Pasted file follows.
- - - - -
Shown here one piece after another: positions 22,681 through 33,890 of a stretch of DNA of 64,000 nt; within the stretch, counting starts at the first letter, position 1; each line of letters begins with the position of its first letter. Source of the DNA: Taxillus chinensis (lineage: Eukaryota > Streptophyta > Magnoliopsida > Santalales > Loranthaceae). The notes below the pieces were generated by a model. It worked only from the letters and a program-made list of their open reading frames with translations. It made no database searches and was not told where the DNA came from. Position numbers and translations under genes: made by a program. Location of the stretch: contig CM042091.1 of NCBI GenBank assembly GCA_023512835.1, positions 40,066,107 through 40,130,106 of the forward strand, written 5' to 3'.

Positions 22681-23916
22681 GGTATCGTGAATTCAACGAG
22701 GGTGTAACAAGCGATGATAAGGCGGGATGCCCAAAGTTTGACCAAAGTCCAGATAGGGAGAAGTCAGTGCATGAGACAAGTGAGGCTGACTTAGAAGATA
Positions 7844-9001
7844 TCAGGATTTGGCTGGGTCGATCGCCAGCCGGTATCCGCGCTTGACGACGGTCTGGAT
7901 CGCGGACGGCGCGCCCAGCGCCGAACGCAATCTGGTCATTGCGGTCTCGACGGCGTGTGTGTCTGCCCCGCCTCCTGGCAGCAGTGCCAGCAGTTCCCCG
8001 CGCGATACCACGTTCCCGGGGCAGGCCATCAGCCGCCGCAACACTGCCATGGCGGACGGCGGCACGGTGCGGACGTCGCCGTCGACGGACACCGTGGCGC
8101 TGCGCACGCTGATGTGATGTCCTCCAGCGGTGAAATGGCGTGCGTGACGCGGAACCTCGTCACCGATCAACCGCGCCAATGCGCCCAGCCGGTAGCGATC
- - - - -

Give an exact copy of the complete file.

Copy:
Shown here one piece after another: positions 22,681 through 33,890 of a stretch of DNA of 64,000 nt; within the stretch, counting starts at the first letter, position 1; each line of letters begins with the position of its first letter. Source of the DNA: Taxillus chinensis (lineage: Eukaryota > Streptophyta > Magnoliopsida > Santalales > Loranthaceae). The notes below the pieces were generated by a model. It worked only from the letters and a program-made list of their open reading frames with translations. It made no database searches and was not told where the DNA came from. Position numbers and translations under genes: made by a program. Location of the stretch: contig CM042091.1 of NCBI GenBank assembly GCA_023512835.1, positions 40,066,107 through 40,130,106 of the forward strand, written 5' to 3'.

Positions 22681-23916
22681 GGTATCGTGAATTCAACGAG
22701 GGTGTAACAAGCGATGATAAGGCGGGATGCCCAAAGTTTGACCAAAGTCCAGATAGGGAGAAGTCAGTGCATGAGACAAGTGAGGCTGACTTAGAAGATA
Positions 7844-9001
7844 TCAGGATTTGGCTGGGTCGATCGCCAGCCGGTATCCGCGCTTGACGACGGTCTGGAT
7901 CGCGGACGGCGCGCCCAGCGCCGAACGCAATCTGGTCATTGCGGTCTCGACGGCGTGTGTGTCTGCCCCGCCTCCTGGCAGCAGTGCCAGCAGTTCCCCG
8001 CGCGATACCACGTTCCCGGGGCAGGCCATCAGCCGCCGCAACACTGCCATGGCGGACGGCGGCACGGTGCGGACGTCGCCGTCGACGGACACCGTGGCGC
8101 TGCGCACGCTGATGTGATGTCCTCCAGCGGTGAAATGGCGTGCGTGACGCGGAACCTCGTCACCGATCAACCGCGCCAATGCGCCCAGCCGGTAGCGATC